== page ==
As an old Southern expression goes, “she laid some serious wood on him.”

Gordon-Reed writes, comparing President Abraham Lincoln to Vice-President Andrew Johnson: “But what made the difference between them? Why was Lincoln the right man at the right time? Why did Johnson fail so miserably when fate handed him the reins of power? Lincoln tops almost every list of the greatest American presidents, admired by conservatives and liberals alike. Johnson, on the other hand, is almost always found among the worst, if not the worst—the man who botched Reconstruction, who energized and gave aid and comfort to the recently defeated enemies of the United States, the first president to be impeached by the House of Representatives, escaping by a hairsbreadth, one vote, in the Senate. America went from the best to the worst in one presidential term.”

She couldn’t have made her point clearer.

She also points out that Andrew Johnson was no friend to blacks: “Throughout the entirety of his political career Andrew Johnson did everything he could to make sure blacks would never become equal citizens in the United States of America. Tragically, he was able to bring the full force and prestige of the American presidency to the efforts.”

I was already well aware of Johnson’s betrayal of Lincoln, the newly freed black slaves, and all of those 600,000 Americans that had perished in the war before I started reading this book. Perhaps that is why what I found most intriguing about this story, written by a Pulitzer Prize winning author, is how a poor, uneducated person--poor white trash, if you will--who was born in circumstances just a short rung above the blacks slaves he came to hate so profoundly, managed to claw his way to the most powerful position the New World had to offer. Up until this point in American history, high-level politicians from the south, in Johnson’s case, Tennessee,  were all from the elite, slave owning class.

This is where Gordon-Reed clearly excels as a writer and historian. Despite her obvious antipathy toward Andrew Johnson, she allows his story to be told. This is the first time I can remember being treated to such a full bodied treatment of the prototype of a Southern white male, who was left out of the grand feast that was slavery, and who despised the planter class and the black slaves, because of it.

In commenting on Johnson’s hard-scrabbled life as the son of parents without property, whose father died when he was just a small child, and who had to enter into a binding apprenticeship to the local tailor at the age of ten, (until he ran away from him at the age of fifteen), Gordon-Reed notes, “We can never be certain, but it was probably during these early years that Andrew Johnson began to develop his deep-seated obsession with the wrongs that poor whites suffered at the hands of the planter class and their alleged enslaved co-conspirators. In Johnson’s later formulation, slavery was not primarily the destroyer of black lives. Its chief harm was that it prevented lower-class whites from rising to take their rightful place at the head of the table…as his action during his presidency suggest, Johnson’s much-vaunted hatred of the southern planter class was born of deep envy and a form of unrequited admiration.”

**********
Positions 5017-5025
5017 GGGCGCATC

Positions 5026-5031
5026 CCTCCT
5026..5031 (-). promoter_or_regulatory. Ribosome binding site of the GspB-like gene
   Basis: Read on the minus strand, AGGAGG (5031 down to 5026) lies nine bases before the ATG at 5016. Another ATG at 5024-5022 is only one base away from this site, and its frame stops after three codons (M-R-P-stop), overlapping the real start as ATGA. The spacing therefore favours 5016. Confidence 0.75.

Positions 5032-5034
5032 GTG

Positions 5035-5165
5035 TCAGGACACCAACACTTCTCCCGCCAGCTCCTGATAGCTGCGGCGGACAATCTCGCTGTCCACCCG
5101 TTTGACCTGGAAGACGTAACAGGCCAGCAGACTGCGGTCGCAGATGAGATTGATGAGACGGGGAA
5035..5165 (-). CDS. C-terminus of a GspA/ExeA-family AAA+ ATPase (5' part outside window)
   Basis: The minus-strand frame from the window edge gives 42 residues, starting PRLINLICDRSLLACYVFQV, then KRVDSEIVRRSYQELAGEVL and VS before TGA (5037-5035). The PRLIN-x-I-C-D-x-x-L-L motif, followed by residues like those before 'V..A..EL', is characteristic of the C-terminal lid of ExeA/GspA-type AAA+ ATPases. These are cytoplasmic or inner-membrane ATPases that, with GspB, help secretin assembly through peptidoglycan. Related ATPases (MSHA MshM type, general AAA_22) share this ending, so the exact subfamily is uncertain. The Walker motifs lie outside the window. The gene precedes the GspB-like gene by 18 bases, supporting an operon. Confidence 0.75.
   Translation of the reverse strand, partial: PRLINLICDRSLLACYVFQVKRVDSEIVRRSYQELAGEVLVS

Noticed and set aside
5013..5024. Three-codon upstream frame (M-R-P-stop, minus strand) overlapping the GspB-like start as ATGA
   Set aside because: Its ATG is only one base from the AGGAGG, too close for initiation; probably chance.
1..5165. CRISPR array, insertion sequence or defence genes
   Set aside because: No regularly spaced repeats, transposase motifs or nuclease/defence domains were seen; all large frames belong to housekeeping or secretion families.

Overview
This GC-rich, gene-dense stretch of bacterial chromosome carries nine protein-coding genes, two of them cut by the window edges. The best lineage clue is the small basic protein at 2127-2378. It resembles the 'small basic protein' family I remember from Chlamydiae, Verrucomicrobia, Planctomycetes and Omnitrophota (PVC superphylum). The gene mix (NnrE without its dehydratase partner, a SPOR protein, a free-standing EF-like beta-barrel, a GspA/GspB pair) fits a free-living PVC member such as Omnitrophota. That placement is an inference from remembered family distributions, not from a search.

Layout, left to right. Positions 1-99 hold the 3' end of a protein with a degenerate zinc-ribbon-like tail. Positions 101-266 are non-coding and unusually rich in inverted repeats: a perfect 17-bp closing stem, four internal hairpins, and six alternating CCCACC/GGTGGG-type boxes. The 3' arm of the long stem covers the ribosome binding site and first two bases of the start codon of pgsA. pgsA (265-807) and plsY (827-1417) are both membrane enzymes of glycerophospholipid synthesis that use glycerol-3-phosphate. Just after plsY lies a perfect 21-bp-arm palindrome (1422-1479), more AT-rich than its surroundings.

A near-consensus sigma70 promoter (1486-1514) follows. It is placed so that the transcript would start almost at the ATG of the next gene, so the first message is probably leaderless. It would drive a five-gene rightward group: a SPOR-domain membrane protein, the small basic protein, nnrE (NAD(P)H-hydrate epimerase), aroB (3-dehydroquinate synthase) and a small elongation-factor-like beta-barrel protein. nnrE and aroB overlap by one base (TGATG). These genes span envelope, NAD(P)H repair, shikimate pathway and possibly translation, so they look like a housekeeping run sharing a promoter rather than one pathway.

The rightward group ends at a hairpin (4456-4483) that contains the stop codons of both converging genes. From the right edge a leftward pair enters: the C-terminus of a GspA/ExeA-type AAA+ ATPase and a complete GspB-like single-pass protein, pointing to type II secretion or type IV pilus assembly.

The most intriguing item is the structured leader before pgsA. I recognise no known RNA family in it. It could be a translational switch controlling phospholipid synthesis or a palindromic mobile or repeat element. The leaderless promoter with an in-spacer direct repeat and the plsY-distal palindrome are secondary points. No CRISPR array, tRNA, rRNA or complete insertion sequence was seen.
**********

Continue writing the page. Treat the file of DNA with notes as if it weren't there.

On his own from fifteen, Andrew Johnson nevertheless rose from successful businessman to alderman, State Senator,  Congressman, Governor, Senator and finally, to Vice President in Lincoln’s second term. This ascendency from someone who only learned to read in his early twenties.

Professor Gordon-Reed points out that much of his success was due to the fact that he was a powerful public speaker; steadfast in his defense of whites left out of the spoils of slavery, as well as a bombastic, plain-spoken bully. What brought him to the attention of President Lincoln was his long, consistent defense of the Union, and his later out-spoken opposition to slavery, although he once supported the “peculiar Institution.”

“…nearing the end of his first term,” she writes, “Abraham Lincoln, one of the most brilliant politicians in American history, was in trouble. He was facing challenges within his own party and from a growing peace movement fueled by…war weariness. Lincoln needed a running mate who could send a clear statement of his resolve to see the war through to a successful end, even as he tried to lay the groundwork for reconciliation between North and the South. Who better to do this than a “War Democrat” from one of the rebel states?”

Johnson faced great personal and political damage in the south because of his stance. Although most of Tennessee joined the new Confederacy, he was the only southern senator that remained in the U. S. Senate, and using all of his gifted skills as an orator, spoke out forcefully against secession, which, as Professor Gordon-Reed points out, greatly endeared him to northerners, and the abolition movement, although the great Frederick Douglass is quoted early in the book that he felt that Johnson was “no friend to blacks.”

Was this why Lincoln, committing perhaps the biggest mistake in his political career, just to get re-elected, dumped his vice president and picked Johnson?  Professor Gordon-Reed hedges her bets, though the evidence she presents certainly makes that case.